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How To Find Real Balsamic Vinegar

Finding real balsamic vinegar can be very difficult. Below are some of the easiest ways to find what you are looking for. 



If you are fortunate enough to be able to taste a balsamic vinegar, that takes the number one spot. Your toughest challenge will be finding a place selling real balsamic vinegar available to taste. I hope to make it more commonly available one day. 

If you're worried about not knowing what to look for as far as taste goes... you'll know it when you find it. It's not going to be something that tastes a bit better because it's flavored with raspberries or maybe a bit more palletable because it's hidden behind the flavors of whatever its poured on. 

You'll actually truly enjoy getting to taste it by itself just off of a tasting spoon and know that you found something special. Something that is compeltely different from any balsamic vinegar you've had before. 


It all starts with the ingredients

I've yet to find a bottle of balsamic vinegar sold at the grocery store that doesn't include "wine vinegar" as the main ingredient or if it's a flavored variety the main ingredient will often be "balsamic vinegar". 

If this is the case. It's not what you're looking for.

Real balsamic vinegar is only made using grape must. 


How long is it aged for?

I wouldn't live and die by this rule because I've seen many products that are listed as being aged for 12, 20, 25 years etc. that do not even closely resemble real balsamic vinegar aged for that same length of time. 

Authentic balsamic vinegar must be aged for a minimum of 12 years. When it's aged for less than that the acidity content is going to be too low and wine vinegar is often used to try to boost the acidity (which is no substitute for the real thing).

This actually leads to my next point....


Check the acidity content

The acidity content of real balsamic vinegar is going to be 6% or more. That doesn't mean you should avoid something necessarily that is around that 6% mark however I would be very wary of any products that do not at least meet it. 


Where is it made?

The origin is very important because balsamic vinegar is supposed to be made with very specific varities of grapes grown in specific regions in Italy. Grapes of different varities or that are grown in different regions will not taste the same.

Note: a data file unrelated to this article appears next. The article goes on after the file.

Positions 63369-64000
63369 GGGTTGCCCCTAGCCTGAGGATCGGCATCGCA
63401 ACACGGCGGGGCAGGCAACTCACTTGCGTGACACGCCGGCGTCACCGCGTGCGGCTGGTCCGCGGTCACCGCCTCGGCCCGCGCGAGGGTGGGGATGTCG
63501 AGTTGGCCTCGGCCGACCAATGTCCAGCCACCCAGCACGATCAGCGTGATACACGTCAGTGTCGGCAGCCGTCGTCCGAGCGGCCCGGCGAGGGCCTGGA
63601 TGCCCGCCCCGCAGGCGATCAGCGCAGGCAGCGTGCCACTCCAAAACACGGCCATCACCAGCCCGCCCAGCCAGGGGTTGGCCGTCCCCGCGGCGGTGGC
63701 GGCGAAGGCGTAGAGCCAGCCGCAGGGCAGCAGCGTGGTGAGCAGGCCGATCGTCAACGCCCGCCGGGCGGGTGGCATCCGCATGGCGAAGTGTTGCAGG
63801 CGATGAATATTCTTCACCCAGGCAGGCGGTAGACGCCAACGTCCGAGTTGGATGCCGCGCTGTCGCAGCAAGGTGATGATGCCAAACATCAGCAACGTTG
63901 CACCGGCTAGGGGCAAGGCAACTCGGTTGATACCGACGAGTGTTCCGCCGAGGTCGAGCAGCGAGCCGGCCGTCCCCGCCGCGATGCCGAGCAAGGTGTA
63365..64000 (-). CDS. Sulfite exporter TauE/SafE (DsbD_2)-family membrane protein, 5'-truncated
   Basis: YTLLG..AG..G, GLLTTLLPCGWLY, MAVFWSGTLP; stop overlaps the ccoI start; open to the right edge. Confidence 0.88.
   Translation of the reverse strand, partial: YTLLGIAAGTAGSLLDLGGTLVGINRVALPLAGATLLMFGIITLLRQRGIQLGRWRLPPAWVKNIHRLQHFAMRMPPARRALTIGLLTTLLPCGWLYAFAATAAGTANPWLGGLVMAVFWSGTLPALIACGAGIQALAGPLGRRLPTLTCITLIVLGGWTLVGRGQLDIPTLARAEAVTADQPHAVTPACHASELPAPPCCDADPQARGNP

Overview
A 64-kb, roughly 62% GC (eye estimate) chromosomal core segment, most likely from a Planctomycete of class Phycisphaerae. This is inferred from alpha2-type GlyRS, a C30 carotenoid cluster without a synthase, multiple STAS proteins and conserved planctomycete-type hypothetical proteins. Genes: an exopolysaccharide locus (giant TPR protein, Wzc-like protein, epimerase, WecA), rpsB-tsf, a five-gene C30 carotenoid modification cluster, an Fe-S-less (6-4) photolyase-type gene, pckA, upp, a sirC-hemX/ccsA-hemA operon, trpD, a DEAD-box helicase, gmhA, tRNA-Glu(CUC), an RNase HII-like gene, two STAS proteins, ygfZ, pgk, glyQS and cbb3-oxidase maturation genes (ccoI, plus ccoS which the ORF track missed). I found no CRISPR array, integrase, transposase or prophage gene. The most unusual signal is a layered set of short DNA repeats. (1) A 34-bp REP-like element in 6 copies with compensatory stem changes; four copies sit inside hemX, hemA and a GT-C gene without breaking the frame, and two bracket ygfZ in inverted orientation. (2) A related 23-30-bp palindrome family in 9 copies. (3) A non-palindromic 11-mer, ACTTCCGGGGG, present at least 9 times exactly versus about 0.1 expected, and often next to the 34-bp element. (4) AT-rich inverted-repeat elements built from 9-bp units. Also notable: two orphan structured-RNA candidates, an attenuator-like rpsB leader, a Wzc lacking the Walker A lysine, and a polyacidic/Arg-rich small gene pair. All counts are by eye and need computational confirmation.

Without getting too granular, you're looking for products that are made from Lambrusco and Trebbiano grapes. They should be grown in either Modena or Reggio Emilia. 



This one isn't a requirement as many great vinegar houses choose not to go the certification route however I would be remissed if I didn't at least mention it. 

If a balsamic vinegar is inscribed "aceto balsamico tradizionale di Modena" or "aceto balsamico tradizionale di Reggio Emilia" you know you have the real thing. This is what is known as traditional balsamic vinegar and is protected by the DOP/PDO certification. However I would be very careful as to ensuring that a bottle specifically uses the words "aceto balsamico tradizionale" as I often see labels dance around the regulations imposed on this term by using the translated version "traditional balsamic vinegar". The term in English is not protected and regulated or at least if it is it is hardly enforced and abused as a result.

That does not mean that all real balsamic vinegar is DOP. The best balsamic vinegar I've had actually was not DOP.  I recommend checking out "What is DOP Balsamic Vinegar" to learn more about why DOP balsamic vinegar is not always your best option.


The IGP certification (abbreviated PGI in English) is often found on the bottles you can find in the grocery store. This certification guarantees very little if you're looking for the real deal. The vast majority of these products are made using industrialized methods.


Go with your gut

Sometimes you can't verify all of these things and you have to go with what makes sense. Unfortunately we're never going to see real balsamic vinegar sold in the US for $10 a liter. It's impossible to produce a product that requires so much work for that cheap. 

If you have limited information and the person selling it can't answer basic questions about it then go with your gut. 

If you are in the US be sure to check out our collection of authentic balsamic vinegar here!